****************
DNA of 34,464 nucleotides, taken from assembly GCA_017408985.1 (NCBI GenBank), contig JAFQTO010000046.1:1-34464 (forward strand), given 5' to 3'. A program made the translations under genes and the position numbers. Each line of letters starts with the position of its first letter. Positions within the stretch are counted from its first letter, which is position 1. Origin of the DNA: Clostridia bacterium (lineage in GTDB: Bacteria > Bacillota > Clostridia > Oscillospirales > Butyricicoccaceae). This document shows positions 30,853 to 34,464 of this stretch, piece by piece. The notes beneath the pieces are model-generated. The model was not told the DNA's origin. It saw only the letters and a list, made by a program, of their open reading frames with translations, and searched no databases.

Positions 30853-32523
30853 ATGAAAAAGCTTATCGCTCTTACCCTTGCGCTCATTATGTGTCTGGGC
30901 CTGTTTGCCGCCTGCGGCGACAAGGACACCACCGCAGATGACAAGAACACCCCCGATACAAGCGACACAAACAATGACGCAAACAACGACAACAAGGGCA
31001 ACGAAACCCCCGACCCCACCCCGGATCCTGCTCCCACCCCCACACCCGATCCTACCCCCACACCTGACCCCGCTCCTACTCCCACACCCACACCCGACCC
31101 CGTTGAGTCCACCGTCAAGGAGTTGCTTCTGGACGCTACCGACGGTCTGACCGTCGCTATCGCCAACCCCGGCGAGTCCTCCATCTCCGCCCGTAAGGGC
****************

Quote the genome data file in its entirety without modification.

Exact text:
DNA of 34,464 nucleotides, taken from assembly GCA_017408985.1 (NCBI GenBank), contig JAFQTO010000046.1:1-34464 (forward strand), given 5' to 3'. A program made the translations under genes and the position numbers. Each line of letters starts with the position of its first letter. Positions within the stretch are counted from its first letter, which is position 1. Origin of the DNA: Clostridia bacterium (lineage in GTDB: Bacteria > Bacillota > Clostridia > Oscillospirales > Butyricicoccaceae). This document shows positions 30,853 to 34,464 of this stretch, piece by piece. The notes beneath the pieces are model-generated. The model was not told the DNA's origin. It saw only the letters and a list, made by a program, of their open reading frames with translations, and searched no databases.

Positions 30853-32523
30853 ATGAAAAAGCTTATCGCTCTTACCCTTGCGCTCATTATGTGTCTGGGC
30901 CTGTTTGCCGCCTGCGGCGACAAGGACACCACCGCAGATGACAAGAACACCCCCGATACAAGCGACACAAACAATGACGCAAACAACGACAACAAGGGCA
31001 ACGAAACCCCCGACCCCACCCCGGATCCTGCTCCCACCCCCACACCCGATCCTACCCCCACACCTGACCCCGCTCCTACTCCCACACCCACACCCGACCC
31101 CGTTGAGTCCACCGTCAAGGAGTTGCTTCTGGACGCTACCGACGGTCTGACCGTCGCTATCGCCAACCCCGGCGAGTCCTCCATCTCCGCCCGTAAGGGC